Saprophytic fungi are laboring (feeding voraciously) throughout the forest. This standing dead oak stem (about five-inches in diameter) will not remain vertical for more than another year or so. Again, nothing in Nature is static. The false turkey tail (Stereum ostrea) will continue its work after the stem is horizontal. Another Stereum (it may even be the same species) also sprouted fruiting bodies before it fell (below right). Note that some of the mushrooms on the left end are aligned vertically, evidencing that they predated the stem’s fall. Those aligned along the lower part of the photo emerged after the stem lay horizontal. Nature evidences her dynamism vividly to those who take time to see and care deeply enough to understand.
Much of the dead woody debris is already on the ground where many varieties of fungi are doing their recycling duty. A species of Trametes adorns the branch below left. I believe the lower right mushroom is another Trametes, perhaps species coccinea or cinnabarina, but I offer those possibilities with little confidence. Most of the Trametes live on dead wood, as do the two below.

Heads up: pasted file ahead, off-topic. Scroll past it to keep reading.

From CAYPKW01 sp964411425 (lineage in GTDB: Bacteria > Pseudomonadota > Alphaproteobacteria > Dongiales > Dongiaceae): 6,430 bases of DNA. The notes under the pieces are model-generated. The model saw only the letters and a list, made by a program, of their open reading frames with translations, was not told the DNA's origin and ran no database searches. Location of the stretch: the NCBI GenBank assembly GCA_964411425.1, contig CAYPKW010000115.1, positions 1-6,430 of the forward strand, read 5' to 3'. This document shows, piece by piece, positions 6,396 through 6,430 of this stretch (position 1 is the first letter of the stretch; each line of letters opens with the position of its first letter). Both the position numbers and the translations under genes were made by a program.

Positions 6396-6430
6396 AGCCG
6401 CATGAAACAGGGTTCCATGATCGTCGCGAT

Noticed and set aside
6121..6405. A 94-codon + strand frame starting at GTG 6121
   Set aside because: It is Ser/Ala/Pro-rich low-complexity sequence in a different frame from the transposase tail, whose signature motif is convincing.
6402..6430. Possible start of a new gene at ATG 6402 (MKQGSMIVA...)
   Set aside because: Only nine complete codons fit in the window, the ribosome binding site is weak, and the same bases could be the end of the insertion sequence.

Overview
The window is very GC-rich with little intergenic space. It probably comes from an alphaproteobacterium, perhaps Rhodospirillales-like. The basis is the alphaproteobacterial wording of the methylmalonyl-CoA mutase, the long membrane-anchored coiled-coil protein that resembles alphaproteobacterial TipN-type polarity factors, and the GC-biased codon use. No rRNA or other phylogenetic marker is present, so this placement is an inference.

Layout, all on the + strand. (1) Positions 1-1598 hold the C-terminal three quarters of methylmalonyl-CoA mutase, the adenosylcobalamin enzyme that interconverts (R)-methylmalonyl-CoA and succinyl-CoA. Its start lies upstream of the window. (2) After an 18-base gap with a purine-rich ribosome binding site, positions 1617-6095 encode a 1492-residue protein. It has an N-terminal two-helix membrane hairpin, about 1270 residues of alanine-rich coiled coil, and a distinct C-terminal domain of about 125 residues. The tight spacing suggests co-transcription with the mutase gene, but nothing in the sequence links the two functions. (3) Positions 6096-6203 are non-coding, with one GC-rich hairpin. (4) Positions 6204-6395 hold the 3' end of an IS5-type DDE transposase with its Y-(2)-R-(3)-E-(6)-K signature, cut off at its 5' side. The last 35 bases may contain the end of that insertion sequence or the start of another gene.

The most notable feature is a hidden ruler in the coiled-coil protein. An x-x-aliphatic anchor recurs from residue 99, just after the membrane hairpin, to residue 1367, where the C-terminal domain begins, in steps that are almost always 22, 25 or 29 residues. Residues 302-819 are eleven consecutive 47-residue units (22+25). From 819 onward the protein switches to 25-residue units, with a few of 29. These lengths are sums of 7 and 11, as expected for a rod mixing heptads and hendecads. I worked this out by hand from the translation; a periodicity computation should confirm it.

Honeycomb coral slime mold (Ceratiomyxa fruticulosa) decorates the fibers of the well-decayed log below. Gary Emberger, Messiah College, posted this excellent description: While not fungi, slime molds often form spore-bearing structures that resemble those of the true fungi. Although many slime mold species fruit on wood they do not form a penetrating and absorptive mass of hyphae in the wood
substrate. Rather, slime molds form structures called plasmodia which are naked (i.e., without cell walls) masses of protoplasm which can move and engulf particles of food in an amoeboid manner. Slime mold plasmodia creep about over the surfaces of materials, engulfing bacteria, spores of fungi and plants, protozoa, and particles of nonliving organic matter. At some point, plasmodia convert into spore-bearing structures. In Ceratiomyxa fruticulosa, the plasmodium converts into a clustered mass of stalks bearing spores on their surfaces. There is evidence that the spores are actually one-celled sporangia. So, I admit to assuming that this was a delicate coral fungus. It’s a strange new world for a forester who knows trees… and is trying to know more about all living elements of the forest ecosystem!